In July, my colleague Matt Rohr, Onshape principal technical services engineer, and I traveled to Milwaukee, Wisconsin, to participate in Make48. This is a 48-hour design competition between eight teams of makers with varying ages and levels of experience.
Since Onshape is the exclusive CAD software of Make48, Matt and I were there to assist the teams so they could make their ideas come to life in Onshape.
Each team had to create deliverables that included marketing materials, a working prototype, and an Onshape rendering. There was a lot to get excited about during the event.
I’ve highlighted some of my favorite parts below.
Helping Make48 Ideas Come to Life
Working with the contestants to refine their designs for prototyping and rendering was rewarding.
As mentioned previously, participant skill levels varied greatly. Some were able to CAD their concepts with very little help. Some created nice pencil sketches that allowed Matt and I to CAD their vision. Both cases gave us the opportunity to see their spirits come alive with the designs.
The fun continued when we worked with other tool techs invited into the Onshape Documents to fabricate prototypes. Minor changes were handled so quickly and with no thumb drives or servers to set up. We would make the changes and the fabricators were able to collect the data from their own Onshape accounts.
Setting up 40-plus users with legacy systems and only two of us would have been a feat in itself to accomplish in 48 hours. With Onshape, we were able to get right to business within minutes in a competition where every second counts!
Some tips we shared with the contestants:
Have a clear idea of what your team would like to produce
Collaborate on your idea through your design (that's where Onshape fits in!)
Iterate the design before you build your prototype
Make renders before you build a prototype
Here I am helping a contestant. Matt is in the background. (Courtesy: Cassandra Munoz)
Working with Young Minds
This may have been the highlight of this experience for me. Imagination unencumbered by constraints of physics and engineering can provide some fantastic ideas!
Freeing one from those constraints can force others to create new technologies, processes, or ideas that would not be considered. In this event, coupled with the various mentors involved with the event, novel ideas came to life.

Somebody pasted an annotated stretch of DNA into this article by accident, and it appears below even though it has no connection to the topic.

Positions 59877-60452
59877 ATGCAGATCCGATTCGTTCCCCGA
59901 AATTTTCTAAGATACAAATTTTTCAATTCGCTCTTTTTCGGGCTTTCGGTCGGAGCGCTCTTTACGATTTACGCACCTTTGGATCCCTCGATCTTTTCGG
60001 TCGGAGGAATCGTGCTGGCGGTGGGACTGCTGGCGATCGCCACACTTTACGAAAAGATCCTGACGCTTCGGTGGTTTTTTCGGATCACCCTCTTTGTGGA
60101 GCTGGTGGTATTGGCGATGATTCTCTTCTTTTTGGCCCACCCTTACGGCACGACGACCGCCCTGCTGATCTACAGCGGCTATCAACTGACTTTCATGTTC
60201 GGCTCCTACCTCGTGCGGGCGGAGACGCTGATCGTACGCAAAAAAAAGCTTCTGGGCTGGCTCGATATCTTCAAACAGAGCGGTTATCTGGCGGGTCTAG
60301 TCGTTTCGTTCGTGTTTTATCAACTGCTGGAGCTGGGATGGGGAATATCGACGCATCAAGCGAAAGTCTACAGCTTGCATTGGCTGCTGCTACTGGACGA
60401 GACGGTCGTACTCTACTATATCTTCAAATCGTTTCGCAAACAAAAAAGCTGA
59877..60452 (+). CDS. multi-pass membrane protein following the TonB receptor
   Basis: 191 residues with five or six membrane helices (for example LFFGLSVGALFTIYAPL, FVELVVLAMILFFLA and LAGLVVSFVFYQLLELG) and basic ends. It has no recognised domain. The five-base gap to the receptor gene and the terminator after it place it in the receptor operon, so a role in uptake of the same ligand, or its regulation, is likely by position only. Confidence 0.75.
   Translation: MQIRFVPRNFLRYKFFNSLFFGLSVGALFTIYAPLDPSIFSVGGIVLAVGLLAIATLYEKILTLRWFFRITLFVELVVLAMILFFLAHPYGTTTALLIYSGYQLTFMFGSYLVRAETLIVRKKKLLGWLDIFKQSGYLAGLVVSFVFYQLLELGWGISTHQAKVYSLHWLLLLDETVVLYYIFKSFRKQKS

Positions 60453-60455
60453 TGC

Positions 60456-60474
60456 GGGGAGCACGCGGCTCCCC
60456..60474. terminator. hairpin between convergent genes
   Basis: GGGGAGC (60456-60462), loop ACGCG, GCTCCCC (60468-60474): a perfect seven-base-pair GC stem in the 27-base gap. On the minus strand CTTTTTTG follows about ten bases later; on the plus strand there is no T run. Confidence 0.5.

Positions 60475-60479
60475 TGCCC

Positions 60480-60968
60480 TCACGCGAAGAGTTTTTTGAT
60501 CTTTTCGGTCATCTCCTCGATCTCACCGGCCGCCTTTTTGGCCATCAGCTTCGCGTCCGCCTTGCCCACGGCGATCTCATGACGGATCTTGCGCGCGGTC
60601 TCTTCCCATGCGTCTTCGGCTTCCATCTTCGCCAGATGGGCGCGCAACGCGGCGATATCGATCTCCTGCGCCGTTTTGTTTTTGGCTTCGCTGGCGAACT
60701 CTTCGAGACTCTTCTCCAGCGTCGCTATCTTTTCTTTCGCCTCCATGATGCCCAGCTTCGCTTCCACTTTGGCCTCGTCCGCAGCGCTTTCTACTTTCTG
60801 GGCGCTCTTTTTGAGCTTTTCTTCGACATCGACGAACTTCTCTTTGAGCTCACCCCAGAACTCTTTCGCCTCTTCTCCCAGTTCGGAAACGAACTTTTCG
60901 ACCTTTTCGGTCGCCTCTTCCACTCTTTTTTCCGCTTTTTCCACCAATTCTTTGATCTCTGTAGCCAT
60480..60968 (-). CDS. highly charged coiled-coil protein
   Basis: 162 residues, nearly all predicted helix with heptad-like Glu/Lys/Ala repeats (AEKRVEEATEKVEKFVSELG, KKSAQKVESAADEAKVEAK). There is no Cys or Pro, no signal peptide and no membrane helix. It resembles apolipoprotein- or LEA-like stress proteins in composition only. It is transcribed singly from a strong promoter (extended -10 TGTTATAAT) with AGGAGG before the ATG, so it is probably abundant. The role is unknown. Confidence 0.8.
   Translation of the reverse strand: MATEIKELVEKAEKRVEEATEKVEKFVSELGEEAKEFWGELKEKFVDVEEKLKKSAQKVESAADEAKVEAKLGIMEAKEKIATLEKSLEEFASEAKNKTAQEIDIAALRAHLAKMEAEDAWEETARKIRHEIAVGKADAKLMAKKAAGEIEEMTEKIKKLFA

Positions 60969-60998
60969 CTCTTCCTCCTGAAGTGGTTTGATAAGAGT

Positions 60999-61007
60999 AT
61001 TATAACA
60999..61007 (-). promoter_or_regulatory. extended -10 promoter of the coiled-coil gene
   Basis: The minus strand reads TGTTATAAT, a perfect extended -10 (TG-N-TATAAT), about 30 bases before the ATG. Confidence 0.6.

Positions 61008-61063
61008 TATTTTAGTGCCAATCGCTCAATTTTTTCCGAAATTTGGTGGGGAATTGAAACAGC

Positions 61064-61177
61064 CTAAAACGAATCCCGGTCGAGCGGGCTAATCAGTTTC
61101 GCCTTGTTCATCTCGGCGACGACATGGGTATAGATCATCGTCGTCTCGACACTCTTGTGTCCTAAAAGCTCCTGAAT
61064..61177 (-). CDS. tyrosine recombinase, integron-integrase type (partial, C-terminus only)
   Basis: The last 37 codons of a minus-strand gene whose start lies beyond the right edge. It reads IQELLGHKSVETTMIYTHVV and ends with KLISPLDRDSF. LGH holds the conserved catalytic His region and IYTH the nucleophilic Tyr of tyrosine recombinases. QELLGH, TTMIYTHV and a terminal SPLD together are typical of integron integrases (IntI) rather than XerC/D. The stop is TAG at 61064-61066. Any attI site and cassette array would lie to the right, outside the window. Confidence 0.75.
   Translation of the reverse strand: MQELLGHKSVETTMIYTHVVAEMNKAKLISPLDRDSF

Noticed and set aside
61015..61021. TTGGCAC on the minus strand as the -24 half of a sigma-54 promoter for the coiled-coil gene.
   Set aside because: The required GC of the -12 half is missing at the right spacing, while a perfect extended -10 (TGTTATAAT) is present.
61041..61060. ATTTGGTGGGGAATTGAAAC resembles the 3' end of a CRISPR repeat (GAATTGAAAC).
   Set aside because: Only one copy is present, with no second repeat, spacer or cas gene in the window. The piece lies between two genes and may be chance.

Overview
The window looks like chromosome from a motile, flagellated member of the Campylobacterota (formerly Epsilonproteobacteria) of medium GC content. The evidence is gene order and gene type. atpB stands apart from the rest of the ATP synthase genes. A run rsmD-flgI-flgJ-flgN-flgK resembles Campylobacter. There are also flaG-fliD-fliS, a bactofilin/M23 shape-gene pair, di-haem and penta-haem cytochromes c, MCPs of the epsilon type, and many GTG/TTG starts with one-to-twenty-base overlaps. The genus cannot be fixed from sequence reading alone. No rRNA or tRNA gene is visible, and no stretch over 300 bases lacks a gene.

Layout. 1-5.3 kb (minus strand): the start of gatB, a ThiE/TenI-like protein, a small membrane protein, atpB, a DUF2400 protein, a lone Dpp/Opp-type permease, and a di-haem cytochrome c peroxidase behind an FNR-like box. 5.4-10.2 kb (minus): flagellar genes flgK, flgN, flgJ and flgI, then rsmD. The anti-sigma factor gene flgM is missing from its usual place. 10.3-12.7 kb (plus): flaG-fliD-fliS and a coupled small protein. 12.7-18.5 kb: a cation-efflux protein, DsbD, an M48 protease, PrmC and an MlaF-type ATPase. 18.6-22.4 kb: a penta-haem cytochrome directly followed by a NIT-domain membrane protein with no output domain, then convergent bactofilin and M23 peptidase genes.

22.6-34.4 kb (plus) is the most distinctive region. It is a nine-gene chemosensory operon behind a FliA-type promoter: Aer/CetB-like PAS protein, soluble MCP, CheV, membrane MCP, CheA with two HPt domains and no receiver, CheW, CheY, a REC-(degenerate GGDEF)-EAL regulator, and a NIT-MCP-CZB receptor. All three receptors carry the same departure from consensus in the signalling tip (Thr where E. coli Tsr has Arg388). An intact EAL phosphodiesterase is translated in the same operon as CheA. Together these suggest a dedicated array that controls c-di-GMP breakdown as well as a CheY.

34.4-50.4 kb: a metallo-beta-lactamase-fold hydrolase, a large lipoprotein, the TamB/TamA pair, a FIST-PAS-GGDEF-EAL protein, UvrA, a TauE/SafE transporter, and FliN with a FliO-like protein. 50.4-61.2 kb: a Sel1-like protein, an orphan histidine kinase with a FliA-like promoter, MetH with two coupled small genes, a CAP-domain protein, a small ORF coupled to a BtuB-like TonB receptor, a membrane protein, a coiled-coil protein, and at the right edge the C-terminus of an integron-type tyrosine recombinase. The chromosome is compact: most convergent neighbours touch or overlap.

I’d share some examples, but you have to watch the show to find out.
Meeting Make48 Host Jay Flores
Jay Flores lives at the intersection of athletics and STEM. As an American Ninja Warrior contestant, mechanical engineer, and STEM advocate, I was starstruck immediately.
However, he was very approachable and friendly. He was eager to share how he is engaging youth with demonstrative physics and making learning fun. Watching the first few episodes of the show on PBS, his enthusiasm is captured on the screen, too!
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Inspiration from the Harley-Davidson Museum
I didn't realize how much I didn’t know about the legendary motorcycle manufacturer, Harley-Davidson. If you are in Milwaukee and interested in history, engineering, manufacturing, or, of course, motorcycles, the Harley-Davidson Museum is a must-see for you.
We joined the contestants on a trip to this museum to find inspiration for the competition. There is an interactive engine wall that shows the development and inner workings of the engines over the nearly 120-year history of the company. Similarly, there is a Tank Wall that showcases the evolution of these iconic tanks since 1903. The visit clearly inspired the projects each team created.
Matt and I at the Make48 event. (Courtesy: Arina Guseva)
The Makerspace at the MIAD
It has been too long since I have been in a proper space that is capable of creating intricate and diverse prototypes and models, like The Milwaukee Institute of Art & Design (MIAD), which hosted this event for 48 hours. For the rest of the year, the institute offers degree programs in a variety of subjects.
During the event, much of the work was done in the 20,000-square-foot space, which allowed the creation of almost anything the contestants could create. The lab was monitored by the generous faculty that help facilitate the team’s creations.
Overall, participating in this event was an amazing experience. I can’t wait to join and help out in another Make48 event. The creativity, energy, and talent made the long hours worthwhile!
Regional episodes are released on YouTube and the national competition is aired on PBS.